Graph Theory Notes Part 1

Recently, I have started learning graph theory, here are a list of terminologies that are commonly used in graph theory,

  • A graph G=(V,E)G=(V,E) is a collection VV of vertices or nodes and EV×VE\subset V \times V of edges.

  • Two vertices are adjacent if there is an edge that has them as endpoints. An edge and a vertex are said to be incident if the vertex is an endpoint of the edge.

  • If UU is a subset of the vertices, then the induced subgraph G[U]G[U] is the graph obtained by deleting all vertices outside UU, keeping only edges with both endpoints in UU.

  • The complement G\overline {G} of GG is a graph with the same vertex set as GG and E(G)={eE(G)}E(\overline{G})=\{e \notin E(G)\}.

  • A graph is bipartite if the vertex set can be partitioned into two non-empty disjoint sets V1V2V_1 \cup V_2 such that edges only run between V1V_1 and V2V_2 or there are no edge that has both endpoints in the set.

  • A graph is complete bipartite if GG is bipartite and all possible edges between the two sets V1,V2V_1, V_2 are drawn. In the case where V1=m,V2=n,|V_1|=m, |V_2|=n, such a graph is denoted by Km,nK_{m,n}.

  • Let k2.k\geq 2. A graph GG is said to be kk-partite if the vertex set can be partitioned into kk pairwise disjoint sets V1,V2,,VkV_1, V_2, \cdots , V_k such that no edge has both endpoints in the same set.

  • A complete k-partite graph is defined similarly as a complete bipartite. In the case where Ai=ni|A_i|=n_i, such a graph is denoted by Kn1,n2,,nkK_{n_1,n_2,\cdots ,n_k}. (Note that a 2-partite graph is simply a bipartite graph.)

  • An edge whose endpoints are the same is called a loop.

  • A graph where there is more than one edge joining a pair of vertices is called a multigraph.

  • A graph without loops and is not a multigraph is said to be simple.

  • A graph is planar if it is possible to draw it in the plane without crossing any edges.

  • The chromatic number of a graph is the minimum number of colours needed to colour the vertices without having the same colour for any two adjacent vertices.

  • A clique or complete graph on nn vertices, denoted KnK_n, is the nn-vertex graph with all (n2)\binom n2 possible edges.

  • A path is a sequence of distinct, pairwise-adjacent vertices. (A graph itself can also be called a path.) The length of a path is defined to be the number of edges in the path.

  • A walk is a sequence of not-necessarily-distinct, pairwise-adjacent vertices.

  • A cycle is a path for which the first and last vertices are adjacent. (A graph itself can also be called a cycle.) The length of a cycle is defined to be the number of vertices (or edges) in the path.

  • The degree d(v)d(v) of a vertex vv is the number of edges that are incident to vv.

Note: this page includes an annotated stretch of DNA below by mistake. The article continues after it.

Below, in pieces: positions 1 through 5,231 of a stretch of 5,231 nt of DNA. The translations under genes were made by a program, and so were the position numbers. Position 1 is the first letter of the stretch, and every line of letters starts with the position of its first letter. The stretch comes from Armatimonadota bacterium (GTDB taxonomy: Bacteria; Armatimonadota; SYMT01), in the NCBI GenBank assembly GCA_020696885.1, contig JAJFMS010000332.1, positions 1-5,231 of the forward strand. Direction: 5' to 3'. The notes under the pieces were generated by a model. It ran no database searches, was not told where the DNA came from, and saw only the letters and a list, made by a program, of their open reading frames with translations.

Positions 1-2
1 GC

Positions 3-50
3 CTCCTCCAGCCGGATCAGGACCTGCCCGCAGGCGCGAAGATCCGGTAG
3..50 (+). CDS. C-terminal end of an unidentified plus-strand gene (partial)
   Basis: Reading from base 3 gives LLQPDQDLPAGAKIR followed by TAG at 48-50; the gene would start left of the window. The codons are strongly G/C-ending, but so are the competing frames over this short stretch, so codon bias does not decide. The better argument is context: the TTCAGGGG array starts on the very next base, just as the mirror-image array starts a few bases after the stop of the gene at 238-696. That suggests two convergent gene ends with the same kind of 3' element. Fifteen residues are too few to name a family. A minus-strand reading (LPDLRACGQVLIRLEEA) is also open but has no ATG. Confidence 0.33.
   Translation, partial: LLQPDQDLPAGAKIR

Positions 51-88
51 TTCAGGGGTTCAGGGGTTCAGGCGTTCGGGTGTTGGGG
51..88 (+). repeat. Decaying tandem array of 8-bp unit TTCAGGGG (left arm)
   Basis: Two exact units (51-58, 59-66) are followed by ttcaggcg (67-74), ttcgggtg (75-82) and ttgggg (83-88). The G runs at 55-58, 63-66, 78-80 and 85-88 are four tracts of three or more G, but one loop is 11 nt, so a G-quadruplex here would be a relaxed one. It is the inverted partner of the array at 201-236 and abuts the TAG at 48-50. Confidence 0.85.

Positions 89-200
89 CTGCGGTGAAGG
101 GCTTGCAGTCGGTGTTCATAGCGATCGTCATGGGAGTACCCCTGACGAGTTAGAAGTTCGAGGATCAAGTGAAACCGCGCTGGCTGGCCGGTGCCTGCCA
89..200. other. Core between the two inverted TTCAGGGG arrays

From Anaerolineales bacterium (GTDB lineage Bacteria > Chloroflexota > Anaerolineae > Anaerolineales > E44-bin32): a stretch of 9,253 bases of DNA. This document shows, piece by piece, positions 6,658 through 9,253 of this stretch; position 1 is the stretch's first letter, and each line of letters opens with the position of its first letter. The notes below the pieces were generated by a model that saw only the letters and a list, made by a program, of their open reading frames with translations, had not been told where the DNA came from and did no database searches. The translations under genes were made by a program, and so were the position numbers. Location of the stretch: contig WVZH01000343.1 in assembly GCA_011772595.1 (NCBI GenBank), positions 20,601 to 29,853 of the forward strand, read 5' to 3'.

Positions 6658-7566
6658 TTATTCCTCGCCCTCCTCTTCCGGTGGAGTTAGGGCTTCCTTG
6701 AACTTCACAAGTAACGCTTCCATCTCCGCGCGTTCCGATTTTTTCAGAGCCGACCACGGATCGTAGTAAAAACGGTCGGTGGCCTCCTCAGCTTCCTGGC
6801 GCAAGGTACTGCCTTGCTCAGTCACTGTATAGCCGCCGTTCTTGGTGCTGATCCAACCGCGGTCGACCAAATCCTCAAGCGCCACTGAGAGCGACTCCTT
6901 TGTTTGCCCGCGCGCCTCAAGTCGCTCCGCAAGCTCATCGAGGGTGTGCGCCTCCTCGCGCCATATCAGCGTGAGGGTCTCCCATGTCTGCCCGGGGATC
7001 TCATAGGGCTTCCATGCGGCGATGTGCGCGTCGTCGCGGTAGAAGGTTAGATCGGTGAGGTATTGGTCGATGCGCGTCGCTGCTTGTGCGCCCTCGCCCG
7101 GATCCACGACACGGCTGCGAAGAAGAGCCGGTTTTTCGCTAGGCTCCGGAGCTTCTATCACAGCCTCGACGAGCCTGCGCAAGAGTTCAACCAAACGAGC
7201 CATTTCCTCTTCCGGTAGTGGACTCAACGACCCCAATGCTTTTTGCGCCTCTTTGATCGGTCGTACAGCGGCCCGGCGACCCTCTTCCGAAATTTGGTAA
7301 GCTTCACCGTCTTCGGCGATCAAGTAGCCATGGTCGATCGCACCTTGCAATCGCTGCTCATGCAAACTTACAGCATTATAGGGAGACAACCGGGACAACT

• The distance between two vertices u,vu,v in a graph is defined to be the length of the shortest path joining u,vu,v. (In the case the graph is disconnected, this may not be well-defined.)

  • A graph is connected if for any pair of vertices, there exists a path joining the two vertices. Otherwise, a graph is disconnected.

  • A tree is a connected graph with no cycles.

  • A forest is a not-necessarily-connected graph with no cycles.

Note by ChengYiin Ong
8 months, 4 weeks ago

No vote yet
1 vote

  Easy Math Editor

This discussion board is a place to discuss our Daily Challenges and the math and science related to those challenges. Explanations are more than just a solution — they should explain the steps and thinking strategies that you used to obtain the solution. Comments should further the discussion of math and science.

When posting on Brilliant:

  • Use the emojis to react to an explanation, whether you're congratulating a job well done , or just really confused .
  • Ask specific questions about the challenge or the steps in somebody's explanation. Well-posed questions can add a lot to the discussion, but posting "I don't understand!" doesn't help anyone.
  • Try to contribute something new to the discussion, whether it is an extension, generalization or other idea related to the challenge.
  • Stay on topic — we're all here to learn more about math and science, not to hear about your favorite get-rich-quick scheme or current world events.

MarkdownAppears as
*italics* or _italics_ italics
**bold** or __bold__ bold

- bulleted
- list

  • bulleted
  • list

1. numbered
2. list

  1. numbered
  2. list
Note: you must add a full line of space before and after lists for them to show up correctly
paragraph 1

paragraph 2

paragraph 1

paragraph 2

[example link]( link
> This is a quote
This is a quote
    # I indented these lines
    # 4 spaces, and now they show
    # up as a code block.

    print "hello world"
# I indented these lines
# 4 spaces, and now they show
# up as a code block.

print "hello world"
MathAppears as
Remember to wrap math in \( ... \) or \[ ... \] to ensure proper formatting.
2 \times 3 2×3 2 \times 3
2^{34} 234 2^{34}
a_{i-1} ai1 a_{i-1}
\frac{2}{3} 23 \frac{2}{3}
\sqrt{2} 2 \sqrt{2}
\sum_{i=1}^3 i=13 \sum_{i=1}^3
\sin \theta sinθ \sin \theta
\boxed{123} 123 \boxed{123}


There are no comments in this discussion.


Problem Loading...

Note Loading...

Set Loading...